H.I. And it is hereby enacted, that it shall be lawful for the said Governor in Council to establish rules for the anchoring of the coasting and countpy craft of the British territories for the de. livery of manifests of the cargo of such vessels and for the lauding of Goods there from, and shopping of goods therein, and that who. evcr being in charge of any snch crast shall knowingly can travene any such rule, shall he liable to a fine aut exceeding one hunured Rnbees for each offence.
Lis. And it is herebw enacted, that pattamars, dhonies, botelos, and other small craft from the Mauive or Laccadive islands, or sron the Native ports of Katty war, cutch and Sc inde, shall be treated in the ports of the Bomb y presidency like the coasting craft of the British territory, provided that they confo, m to such special regulations as to the place of anchoring and mode of landing and shipping goods as may be made by the Governor in Council of Bombay for such vessels in theseveral ports of Bumby presidency. L111. And it is hereby enacted, that no drawback shall be allowed on goods shipped on such native craft as are described in the last preccling section of this act.
LiV. And it is hereby enacted, that goods exported in the same vessels if manifested sor re-export, suall not be subject to import or export duty, and if any goods brought to any port in any vessel be transhipped in such port, they shall in all cases he subject to the same duty as is they had been lauded and passed
to watch the vessel and L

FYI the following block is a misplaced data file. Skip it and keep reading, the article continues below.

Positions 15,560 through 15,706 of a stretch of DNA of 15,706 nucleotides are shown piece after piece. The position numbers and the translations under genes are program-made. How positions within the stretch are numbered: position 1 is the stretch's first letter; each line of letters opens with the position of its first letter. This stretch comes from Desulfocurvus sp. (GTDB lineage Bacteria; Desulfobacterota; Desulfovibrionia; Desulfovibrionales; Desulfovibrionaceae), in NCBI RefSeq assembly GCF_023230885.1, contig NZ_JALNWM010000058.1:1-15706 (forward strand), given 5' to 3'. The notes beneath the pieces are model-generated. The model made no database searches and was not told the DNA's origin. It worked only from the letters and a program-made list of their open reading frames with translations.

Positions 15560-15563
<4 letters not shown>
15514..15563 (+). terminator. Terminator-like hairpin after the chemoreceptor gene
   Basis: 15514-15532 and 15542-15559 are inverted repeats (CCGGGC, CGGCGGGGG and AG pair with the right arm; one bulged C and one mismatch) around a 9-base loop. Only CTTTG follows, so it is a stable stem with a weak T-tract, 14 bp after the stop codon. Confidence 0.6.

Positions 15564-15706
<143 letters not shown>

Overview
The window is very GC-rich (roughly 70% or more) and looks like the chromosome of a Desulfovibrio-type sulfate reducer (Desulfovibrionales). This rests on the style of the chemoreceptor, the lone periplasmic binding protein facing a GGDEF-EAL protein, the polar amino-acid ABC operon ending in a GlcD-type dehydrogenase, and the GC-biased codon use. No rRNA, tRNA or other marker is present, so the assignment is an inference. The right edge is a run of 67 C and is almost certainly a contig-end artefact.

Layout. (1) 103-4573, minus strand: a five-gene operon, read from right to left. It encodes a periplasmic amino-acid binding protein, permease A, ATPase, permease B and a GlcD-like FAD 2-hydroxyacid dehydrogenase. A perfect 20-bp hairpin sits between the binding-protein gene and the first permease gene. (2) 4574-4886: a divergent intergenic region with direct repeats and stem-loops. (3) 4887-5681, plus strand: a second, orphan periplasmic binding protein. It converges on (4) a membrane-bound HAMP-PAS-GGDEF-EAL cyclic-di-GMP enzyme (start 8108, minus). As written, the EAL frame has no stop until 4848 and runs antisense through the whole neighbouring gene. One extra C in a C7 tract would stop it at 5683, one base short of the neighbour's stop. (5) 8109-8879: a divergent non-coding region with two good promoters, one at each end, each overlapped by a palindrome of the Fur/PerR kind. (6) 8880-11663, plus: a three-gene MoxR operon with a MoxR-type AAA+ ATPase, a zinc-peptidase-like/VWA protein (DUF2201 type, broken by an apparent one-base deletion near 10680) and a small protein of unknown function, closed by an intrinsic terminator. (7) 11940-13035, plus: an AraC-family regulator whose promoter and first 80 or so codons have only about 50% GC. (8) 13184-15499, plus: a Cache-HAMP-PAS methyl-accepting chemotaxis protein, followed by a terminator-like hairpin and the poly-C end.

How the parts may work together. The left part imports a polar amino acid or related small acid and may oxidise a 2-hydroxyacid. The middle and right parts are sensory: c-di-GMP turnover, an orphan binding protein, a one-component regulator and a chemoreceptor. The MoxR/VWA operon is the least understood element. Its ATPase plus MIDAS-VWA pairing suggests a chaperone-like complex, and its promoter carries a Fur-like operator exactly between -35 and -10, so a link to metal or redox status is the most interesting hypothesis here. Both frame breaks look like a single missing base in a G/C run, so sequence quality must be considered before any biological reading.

LIX. And it is hereby enacted, that it shall be lawful for any collector of customs, or other officer who may be authorized to adjndicate customs cases if he shall decide that a seizure of goods made under the authority of this act was vexatious and unnecessary to adjudge damages to be paid to the proprietor by The customs officer who made such vexations seizure, besides ordering the immediate release of the goods; and if the proprietor accept such damages no action shall thereafter lie against the officer of customs in any Court of Justice on account of such seizu e; and if such adjudicating oshcer shall decide that the seizure was warranted, woot shall derm that the penalty of confiscation is unduly severe, it shall be lawful for him to mitigate the same to the extent of the levy of double duty : and if the said officer shall adjudge confiscation, it shall further be lawful for him to order that from the proceeds of the sale of the goods, a proportion not exceeding one-half shail be distributed in rewards amongst such officers as he shall deem entitled thereto, and iu such proportion as he may direct to each respectively.